|Lee, Brendan - BCM/CNRC|
|Yu, Hong - BCM/CNRC|
|O'Brien, William - BCM/CNRC|
|Beaudet, Arthur - BCM/CNRC|
Submitted to: Proceedings of the National Academy of Sciences
Publication Type: Proceedings
Publication Acceptance Date: February 20, 2000
Publication Date: July 5, 2000
Citation: LEE, B., YU, H., JAHOOR, F., O'BRIEN, W., BEAUDET, A.L., REEDS, P.J. IN VIVO UREA CYCLE FLUX DISTINGUISHES AND CORRELATES WITH PHENOTYPIC SEVERITY IN DISORDERS OF THE UREA CYCLE. PROCEEDINGS OF THE NATIONAL ACADEMY OF SCIENCES. 2000. v. 97(14). p. 8021-8026. Interpretive Summary: Excess protein that we eat is first broken down to a toxic compound, ammonia which is then converted to a harmless compound called urea and excreted from the body. However, some people are born with a genetic disorder which makes them unable to convert ammonia to urea. The ammonia builds up in their blood making them very sick and some even die. The extent to which they cannot convert ammonia to urea or the extent to which a drug is helping them to improve the conversion of ammonia to urea is hard to measure. In this study the doctors invented a new method to do this measurement very accurately.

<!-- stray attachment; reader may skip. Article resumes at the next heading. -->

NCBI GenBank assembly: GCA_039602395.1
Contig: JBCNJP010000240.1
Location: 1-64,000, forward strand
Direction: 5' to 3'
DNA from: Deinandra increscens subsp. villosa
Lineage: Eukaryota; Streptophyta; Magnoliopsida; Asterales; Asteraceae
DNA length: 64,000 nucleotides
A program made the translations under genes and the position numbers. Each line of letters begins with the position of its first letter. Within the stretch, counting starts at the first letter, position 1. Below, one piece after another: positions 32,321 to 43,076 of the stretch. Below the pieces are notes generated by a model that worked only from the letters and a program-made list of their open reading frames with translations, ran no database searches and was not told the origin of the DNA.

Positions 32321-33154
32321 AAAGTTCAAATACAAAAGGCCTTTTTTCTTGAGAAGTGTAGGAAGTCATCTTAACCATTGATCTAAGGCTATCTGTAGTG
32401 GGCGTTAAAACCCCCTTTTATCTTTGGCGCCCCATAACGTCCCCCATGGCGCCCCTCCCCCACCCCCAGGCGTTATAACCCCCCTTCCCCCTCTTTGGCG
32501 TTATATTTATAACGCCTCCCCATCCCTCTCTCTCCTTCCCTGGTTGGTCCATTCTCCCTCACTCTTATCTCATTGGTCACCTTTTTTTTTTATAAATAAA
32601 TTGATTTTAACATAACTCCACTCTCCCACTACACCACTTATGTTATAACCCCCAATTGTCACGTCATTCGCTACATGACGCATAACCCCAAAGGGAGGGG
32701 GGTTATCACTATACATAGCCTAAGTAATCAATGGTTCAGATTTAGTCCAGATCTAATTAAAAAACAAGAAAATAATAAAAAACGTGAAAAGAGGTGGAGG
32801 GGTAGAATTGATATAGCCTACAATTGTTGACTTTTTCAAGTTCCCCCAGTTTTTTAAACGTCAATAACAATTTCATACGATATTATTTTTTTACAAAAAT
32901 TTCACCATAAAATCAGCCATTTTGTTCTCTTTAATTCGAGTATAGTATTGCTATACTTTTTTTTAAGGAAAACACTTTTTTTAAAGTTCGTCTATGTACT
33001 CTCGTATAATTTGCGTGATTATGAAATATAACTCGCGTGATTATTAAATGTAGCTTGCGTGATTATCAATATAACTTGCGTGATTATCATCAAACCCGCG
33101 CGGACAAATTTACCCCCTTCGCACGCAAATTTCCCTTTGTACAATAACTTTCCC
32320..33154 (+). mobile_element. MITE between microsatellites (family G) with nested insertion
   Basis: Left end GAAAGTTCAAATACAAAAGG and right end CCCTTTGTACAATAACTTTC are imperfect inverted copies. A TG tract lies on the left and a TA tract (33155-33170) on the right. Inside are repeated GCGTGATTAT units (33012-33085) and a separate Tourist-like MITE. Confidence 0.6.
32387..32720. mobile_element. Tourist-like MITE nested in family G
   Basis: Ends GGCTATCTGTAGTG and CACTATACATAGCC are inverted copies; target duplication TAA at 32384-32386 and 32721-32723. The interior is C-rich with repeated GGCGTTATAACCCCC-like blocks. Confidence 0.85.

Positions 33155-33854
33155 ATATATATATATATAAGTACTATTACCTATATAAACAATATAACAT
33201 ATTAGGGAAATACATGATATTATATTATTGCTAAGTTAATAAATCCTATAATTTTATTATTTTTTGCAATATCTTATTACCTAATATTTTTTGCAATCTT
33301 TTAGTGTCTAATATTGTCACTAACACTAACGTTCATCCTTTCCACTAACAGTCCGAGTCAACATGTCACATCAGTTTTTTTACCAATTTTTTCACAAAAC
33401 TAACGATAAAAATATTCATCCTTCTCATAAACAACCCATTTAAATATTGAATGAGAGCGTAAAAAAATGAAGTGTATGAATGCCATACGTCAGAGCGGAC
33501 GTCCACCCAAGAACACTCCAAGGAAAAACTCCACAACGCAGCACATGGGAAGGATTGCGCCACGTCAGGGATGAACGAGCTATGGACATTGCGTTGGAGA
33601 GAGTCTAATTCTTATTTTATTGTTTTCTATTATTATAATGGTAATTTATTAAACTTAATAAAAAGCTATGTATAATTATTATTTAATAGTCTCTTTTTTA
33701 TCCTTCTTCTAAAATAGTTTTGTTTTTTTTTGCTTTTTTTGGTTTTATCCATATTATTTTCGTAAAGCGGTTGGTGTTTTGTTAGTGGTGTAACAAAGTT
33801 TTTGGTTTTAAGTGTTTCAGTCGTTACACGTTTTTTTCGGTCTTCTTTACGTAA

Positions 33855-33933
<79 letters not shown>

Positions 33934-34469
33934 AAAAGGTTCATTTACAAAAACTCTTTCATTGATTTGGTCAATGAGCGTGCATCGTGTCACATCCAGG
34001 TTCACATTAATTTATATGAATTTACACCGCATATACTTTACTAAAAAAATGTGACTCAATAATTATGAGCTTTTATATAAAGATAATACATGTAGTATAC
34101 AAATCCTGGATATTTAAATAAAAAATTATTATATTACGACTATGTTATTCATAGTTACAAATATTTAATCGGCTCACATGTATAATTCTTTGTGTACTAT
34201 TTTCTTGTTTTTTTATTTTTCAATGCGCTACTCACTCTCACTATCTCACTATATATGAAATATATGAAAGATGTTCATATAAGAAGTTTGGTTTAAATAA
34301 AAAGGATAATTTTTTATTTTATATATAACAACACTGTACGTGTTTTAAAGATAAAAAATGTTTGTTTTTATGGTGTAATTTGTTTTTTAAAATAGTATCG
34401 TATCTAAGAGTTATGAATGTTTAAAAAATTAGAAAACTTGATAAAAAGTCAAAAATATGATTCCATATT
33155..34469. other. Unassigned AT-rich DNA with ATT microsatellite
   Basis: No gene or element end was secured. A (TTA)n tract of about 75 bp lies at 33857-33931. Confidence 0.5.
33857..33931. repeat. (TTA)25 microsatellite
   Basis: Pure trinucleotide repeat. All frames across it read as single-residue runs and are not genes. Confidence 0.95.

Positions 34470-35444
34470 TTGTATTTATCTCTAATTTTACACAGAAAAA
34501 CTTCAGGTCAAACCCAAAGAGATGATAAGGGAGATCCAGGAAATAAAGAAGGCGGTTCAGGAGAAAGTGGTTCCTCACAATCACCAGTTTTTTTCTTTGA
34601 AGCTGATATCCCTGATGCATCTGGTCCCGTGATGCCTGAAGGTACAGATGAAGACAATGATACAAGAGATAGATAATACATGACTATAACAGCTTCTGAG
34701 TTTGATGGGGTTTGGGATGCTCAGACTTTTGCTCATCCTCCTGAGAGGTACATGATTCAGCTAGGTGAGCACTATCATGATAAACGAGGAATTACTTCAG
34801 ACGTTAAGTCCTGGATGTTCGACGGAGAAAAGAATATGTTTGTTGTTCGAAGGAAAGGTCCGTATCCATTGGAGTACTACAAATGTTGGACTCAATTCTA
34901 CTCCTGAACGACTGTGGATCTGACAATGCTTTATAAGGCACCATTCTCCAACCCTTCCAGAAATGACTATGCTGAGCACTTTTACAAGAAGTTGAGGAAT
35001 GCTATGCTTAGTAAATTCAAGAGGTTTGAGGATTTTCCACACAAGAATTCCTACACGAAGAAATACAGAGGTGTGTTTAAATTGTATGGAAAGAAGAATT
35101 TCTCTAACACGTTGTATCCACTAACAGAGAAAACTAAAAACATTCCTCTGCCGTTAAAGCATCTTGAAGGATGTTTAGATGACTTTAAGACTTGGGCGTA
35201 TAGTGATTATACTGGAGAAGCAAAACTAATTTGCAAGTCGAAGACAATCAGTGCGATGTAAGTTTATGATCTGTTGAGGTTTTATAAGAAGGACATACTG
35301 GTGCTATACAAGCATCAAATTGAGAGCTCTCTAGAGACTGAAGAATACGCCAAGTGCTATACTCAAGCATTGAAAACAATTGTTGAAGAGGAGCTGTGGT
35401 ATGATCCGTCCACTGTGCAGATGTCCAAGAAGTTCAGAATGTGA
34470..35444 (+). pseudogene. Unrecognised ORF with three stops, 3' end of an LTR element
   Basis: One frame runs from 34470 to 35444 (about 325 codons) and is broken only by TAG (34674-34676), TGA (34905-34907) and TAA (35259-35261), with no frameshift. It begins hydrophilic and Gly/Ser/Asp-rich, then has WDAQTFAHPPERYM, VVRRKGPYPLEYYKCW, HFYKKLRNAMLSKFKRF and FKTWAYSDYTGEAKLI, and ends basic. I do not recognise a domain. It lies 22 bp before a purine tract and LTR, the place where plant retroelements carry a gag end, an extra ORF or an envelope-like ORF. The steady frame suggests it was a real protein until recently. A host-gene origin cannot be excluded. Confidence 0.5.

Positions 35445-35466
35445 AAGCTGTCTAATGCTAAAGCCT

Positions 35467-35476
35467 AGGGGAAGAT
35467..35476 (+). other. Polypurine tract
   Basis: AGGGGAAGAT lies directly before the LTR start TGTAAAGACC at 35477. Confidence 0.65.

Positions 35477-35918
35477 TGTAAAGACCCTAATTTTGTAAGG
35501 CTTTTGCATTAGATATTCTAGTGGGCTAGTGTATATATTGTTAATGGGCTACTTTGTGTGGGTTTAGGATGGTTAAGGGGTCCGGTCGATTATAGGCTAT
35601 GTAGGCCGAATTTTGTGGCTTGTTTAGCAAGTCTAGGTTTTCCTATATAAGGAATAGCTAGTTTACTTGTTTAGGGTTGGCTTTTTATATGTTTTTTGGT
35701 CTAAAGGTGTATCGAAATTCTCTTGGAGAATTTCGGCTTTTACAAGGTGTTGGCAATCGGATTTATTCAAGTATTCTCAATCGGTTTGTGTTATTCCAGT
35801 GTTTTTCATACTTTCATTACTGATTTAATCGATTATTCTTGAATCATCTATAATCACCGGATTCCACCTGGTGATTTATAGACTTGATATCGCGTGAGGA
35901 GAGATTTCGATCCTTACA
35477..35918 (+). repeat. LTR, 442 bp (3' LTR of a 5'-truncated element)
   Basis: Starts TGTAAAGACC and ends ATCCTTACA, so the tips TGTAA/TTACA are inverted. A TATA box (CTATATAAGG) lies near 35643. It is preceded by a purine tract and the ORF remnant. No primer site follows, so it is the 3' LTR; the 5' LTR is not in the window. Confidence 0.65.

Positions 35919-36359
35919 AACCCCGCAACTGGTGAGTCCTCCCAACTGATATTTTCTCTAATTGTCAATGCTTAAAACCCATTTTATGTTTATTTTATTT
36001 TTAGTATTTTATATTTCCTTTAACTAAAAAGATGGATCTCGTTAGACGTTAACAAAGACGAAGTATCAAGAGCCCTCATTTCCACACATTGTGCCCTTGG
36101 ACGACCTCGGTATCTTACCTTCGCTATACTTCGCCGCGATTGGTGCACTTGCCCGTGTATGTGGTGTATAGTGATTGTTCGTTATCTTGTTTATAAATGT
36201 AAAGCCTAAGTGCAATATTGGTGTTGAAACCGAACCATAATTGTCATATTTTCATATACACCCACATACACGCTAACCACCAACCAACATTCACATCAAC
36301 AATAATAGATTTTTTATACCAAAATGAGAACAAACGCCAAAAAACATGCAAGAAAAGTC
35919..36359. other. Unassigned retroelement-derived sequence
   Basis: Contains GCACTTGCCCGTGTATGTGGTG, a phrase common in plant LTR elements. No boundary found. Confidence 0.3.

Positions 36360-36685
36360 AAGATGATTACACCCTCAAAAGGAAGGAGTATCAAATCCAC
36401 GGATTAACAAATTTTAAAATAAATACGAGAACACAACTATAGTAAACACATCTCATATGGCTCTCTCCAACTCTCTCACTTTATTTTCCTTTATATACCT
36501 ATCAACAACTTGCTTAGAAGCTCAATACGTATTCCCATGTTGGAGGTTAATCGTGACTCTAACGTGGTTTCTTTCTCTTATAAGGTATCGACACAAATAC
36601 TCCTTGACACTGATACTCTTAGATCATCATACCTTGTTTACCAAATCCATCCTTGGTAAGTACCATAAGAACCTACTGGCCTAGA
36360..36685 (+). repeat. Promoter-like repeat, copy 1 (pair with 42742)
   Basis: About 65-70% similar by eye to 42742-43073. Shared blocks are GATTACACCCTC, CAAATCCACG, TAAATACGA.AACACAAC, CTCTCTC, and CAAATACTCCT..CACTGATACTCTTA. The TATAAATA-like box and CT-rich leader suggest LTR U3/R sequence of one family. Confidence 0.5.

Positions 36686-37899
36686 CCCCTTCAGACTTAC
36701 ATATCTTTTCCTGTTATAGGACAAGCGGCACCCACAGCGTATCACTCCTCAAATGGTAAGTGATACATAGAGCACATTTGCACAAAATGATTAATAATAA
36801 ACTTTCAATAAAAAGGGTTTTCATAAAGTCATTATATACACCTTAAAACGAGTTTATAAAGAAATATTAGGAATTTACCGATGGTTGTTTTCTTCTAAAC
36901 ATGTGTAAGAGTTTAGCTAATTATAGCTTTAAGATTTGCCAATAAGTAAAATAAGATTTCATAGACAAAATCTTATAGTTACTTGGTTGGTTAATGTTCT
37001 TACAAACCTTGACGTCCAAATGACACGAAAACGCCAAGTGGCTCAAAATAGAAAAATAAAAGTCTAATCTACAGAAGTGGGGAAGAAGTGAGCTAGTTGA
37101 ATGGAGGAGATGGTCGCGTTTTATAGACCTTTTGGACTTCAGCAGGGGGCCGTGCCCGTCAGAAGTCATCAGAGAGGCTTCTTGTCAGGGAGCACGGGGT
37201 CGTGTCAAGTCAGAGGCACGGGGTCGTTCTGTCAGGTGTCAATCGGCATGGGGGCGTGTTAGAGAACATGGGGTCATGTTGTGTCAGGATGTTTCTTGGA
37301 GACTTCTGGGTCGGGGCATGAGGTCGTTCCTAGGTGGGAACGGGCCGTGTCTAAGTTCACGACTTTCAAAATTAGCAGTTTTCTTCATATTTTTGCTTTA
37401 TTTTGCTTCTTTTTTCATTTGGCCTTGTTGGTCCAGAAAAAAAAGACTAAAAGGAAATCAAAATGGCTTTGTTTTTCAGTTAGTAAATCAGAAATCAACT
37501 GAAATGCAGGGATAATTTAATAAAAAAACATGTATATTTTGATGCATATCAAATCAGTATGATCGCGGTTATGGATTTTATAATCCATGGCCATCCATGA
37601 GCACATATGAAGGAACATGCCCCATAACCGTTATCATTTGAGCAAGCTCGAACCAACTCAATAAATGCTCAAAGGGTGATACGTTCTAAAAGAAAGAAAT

Technical Abstract: Urea cycle disorders are a group of inborn errors of hepatic metabolism that result in often life-threatening hyperammonemia and hyperglutaminemia. Clinical and laboratory diagnosis of partial deficiencies during asymptomatic periods is difficult, and correlation of phenotypic severity with either genotype and/or in vitro enzyme activity is often imprecise. We hypothesized that stable isotopically determined in vivo rates of total body urea synthesis and urea cycle-specific nitrogen flux would correlate with both phenotypic severity and carrier status in patients with a variety of different enzymatic deficiencies of the urea cycle. We studied control subjects, patients, and their relatives with different enzymatic deficiencies affecting the urea cycle while consuming a low protein diet. On a separate occasion the subjects either received a higher protein intake or were treated with an alternative route medication sodium phenylacetate/benzoate (Ucephan), or oral arginine supplementation. Total urea synthesis from all nitrogen sources was determined from [18O]urea labeling, and the utilization of peripheral nitrogen was estimated from the relative isotopic enrichments of [15N]urea and [15N]glutamine during i.v. co-infusions of [5-(amide)15N]glutamine and [18O]urea. The ratio of the isotopic enrichments of 15N-urea/15N-glutamine distinguished normal control subjects (ratio = 0.42 ± 0.06) from urea cycle patients with late (0.17 ± 0.03) and neonatal (0.003 ± 0.007) presentations irrespective of enzymatic deficiency. This index of urea cycle activity also distinguished asymptomatic heterozygous carriers of argininosuccinate synthetase deficiency (0.22 ± 0.03), argininosuccinate lyase deficiency (0.35 ± 0.11), and partial ornithine transcarbamylase deficiency (0.26 ± 0.06) from normal controls. Administration of Ucephan lowered, and arginine increased, urea synthesis to the degree predicted from their respective rates of metabolism. The 15N-urea/15N-glutamine ratio is a sensitive index of in vivo urea cycle activity and correlates with clinical severity. Urea synthesis is altered by alternative route medications and arginine supplementation to the degree that is to be expected from theory. This stable isotope protocol provides a sensitive tool for evaluating the efficacy of therapeutic modalities and acts as an aid to the diagnosis and management of urea cycle patients.